Currently, it’s Tax Season 2021. During this time of the year, some are ecstatic to anticipate a nice tax refund, while others dread paying a balance due to the IRS. Nonetheless, most people will prepare and file their annual income tax returns by the traditional due date of April 15. However, if you are new to instructional design (ID) and you are an independent contractor or freelancer, there are several important things you must consider when filing your income tax this year. Let me “spill some tax tea'' to you.
As previously shared on this Become an IDOL podcast, during my transitional period of becoming an IDOL, I worked as a tax professional for one of the major tax prep companies (and I still do as a side hustle...shhhhh!). When I filed my tax return recently, even with the increased earned income thanks to my current ID contractual job I gained late last year, I was able to get a tax refund instead of owing high tax payments. Thanks to my six-year-plus experience as a tax professional, all of this was done legally, according to the IRS rules and regulations. So, I would like to share an overview of three types of “tax teas” that helped me when I filed my tax return this year.
DISCLAIMER - Despite my “tax professional” status, I am not “credentialed” like a CPA, a tax attorney, and/or an Enrolled Agent. However, we are ALL registered as paid tax preparers who are required, by law, to adhere to all IRS rules and regulations.
If you were hired as an independent contractor or freelancer, when you file your income tax return, the IRS will treat you as “self-employed”. As a self-employed taxpayer, you are responsible for paying self-employment tax as well as income tax. If you receive a Form 1099-NEC (or, in previous years, Form 1099-MISC) for a work payment of at least $600, the IRS will view that money as business income, not wages. If you don’t receive any of those forms but receive a work payment of less than $600, you are STILL required to report that income to the IRS on your tax return. In other words, by law, it is IMPERATIVE that you include ALL business income on your tax return.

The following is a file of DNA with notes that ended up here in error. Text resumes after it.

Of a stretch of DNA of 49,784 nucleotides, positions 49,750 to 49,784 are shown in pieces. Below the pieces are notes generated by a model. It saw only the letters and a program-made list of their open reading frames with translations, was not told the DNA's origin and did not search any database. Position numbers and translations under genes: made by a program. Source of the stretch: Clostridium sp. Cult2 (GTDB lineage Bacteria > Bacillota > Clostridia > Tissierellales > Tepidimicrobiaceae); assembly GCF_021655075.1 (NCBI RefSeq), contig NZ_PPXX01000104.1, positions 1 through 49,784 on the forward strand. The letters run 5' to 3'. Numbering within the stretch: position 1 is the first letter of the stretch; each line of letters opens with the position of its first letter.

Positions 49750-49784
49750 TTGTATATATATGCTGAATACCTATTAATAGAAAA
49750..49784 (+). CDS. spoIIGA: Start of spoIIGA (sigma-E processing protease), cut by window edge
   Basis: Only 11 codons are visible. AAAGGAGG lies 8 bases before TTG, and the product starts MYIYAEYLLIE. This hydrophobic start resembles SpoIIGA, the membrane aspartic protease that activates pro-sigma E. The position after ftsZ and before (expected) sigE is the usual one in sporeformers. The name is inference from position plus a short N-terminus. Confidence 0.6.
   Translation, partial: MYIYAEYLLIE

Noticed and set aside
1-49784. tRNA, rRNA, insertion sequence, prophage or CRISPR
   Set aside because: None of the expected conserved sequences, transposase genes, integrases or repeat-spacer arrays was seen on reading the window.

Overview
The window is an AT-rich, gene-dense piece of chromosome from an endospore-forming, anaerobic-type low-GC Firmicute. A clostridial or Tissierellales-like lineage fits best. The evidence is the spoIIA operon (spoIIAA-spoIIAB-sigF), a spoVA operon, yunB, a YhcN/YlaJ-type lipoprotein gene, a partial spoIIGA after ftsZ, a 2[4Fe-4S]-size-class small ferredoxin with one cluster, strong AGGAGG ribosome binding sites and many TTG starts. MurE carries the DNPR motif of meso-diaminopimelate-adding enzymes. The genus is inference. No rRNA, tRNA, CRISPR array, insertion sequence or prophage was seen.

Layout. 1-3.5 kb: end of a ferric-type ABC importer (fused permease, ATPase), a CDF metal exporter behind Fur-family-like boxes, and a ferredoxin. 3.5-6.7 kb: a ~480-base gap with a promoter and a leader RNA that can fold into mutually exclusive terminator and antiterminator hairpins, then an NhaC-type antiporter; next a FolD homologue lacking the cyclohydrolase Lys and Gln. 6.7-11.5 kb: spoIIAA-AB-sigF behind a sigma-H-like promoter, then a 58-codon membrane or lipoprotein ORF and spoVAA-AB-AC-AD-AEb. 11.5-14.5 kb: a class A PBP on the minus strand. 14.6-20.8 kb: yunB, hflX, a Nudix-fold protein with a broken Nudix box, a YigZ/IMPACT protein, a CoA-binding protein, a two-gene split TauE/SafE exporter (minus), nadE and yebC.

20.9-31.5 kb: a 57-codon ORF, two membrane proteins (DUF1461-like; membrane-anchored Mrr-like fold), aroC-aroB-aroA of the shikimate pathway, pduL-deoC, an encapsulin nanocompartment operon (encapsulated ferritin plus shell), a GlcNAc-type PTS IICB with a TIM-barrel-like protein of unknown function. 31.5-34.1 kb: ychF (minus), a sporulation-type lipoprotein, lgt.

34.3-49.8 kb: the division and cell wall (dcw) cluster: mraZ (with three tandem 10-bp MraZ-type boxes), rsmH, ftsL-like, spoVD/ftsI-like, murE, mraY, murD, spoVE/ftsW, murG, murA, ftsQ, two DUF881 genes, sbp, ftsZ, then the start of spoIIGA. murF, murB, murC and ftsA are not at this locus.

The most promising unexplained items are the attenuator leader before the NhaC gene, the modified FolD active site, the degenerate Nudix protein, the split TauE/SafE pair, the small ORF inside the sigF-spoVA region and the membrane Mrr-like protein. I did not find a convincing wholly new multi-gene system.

By law, it is also IMPERATIVE to include ALL business expenses on your tax return, which is a very good thing. Why? The IRS only imposed the self-employment tax to NET INCOME of $400 or more! To calculate the net income, you simply subtract your business expenses from your gross (business) income.
For ID contractors and freelancers, there are so many ordinary and necessary business expenses that you can and should include in your tax return. Some eligible ID-related business expenses include, but not limited to
NOTE - There are some rules and restrictions that apply to these business expenses. Consult with a tax professional when filing your tax return.
Lastly, there are special tax benefits for self-employed taxpayers, including the qualified business income deduction, the home office deduction, and income adjustment deduction of half of your self-employment tax. Some rules and restrictions apply to these tax benefits; consult with a tax professional.
As an ID contractor or freelancer, YOU ARE RESPONSIBLE for paying your own taxes, filing them legally, and submitting your tax return on time. In addition to reporting all business income and expenses, your tax responsibilities include the following:
For more information, visit the IRS website and/or consult with a tax professional. Remember, tax season ends on April 15, 2021. So be sure you file your tax return before then or it will become NONE OF MY BUSINESS!
*sip tea* :)
By: Fe’Dricka Moore
Fe’Dricka is a former secondary science teacher who has successfully transitioned into an instructional designer. She enrolled in the IDOL Academy in June 2020 and landed her first IDOL job five months later. She is passionate about sharing her transitional story with other teachers seeking a career change. To connect with her, visit her LinkedIn page or her online portfolio.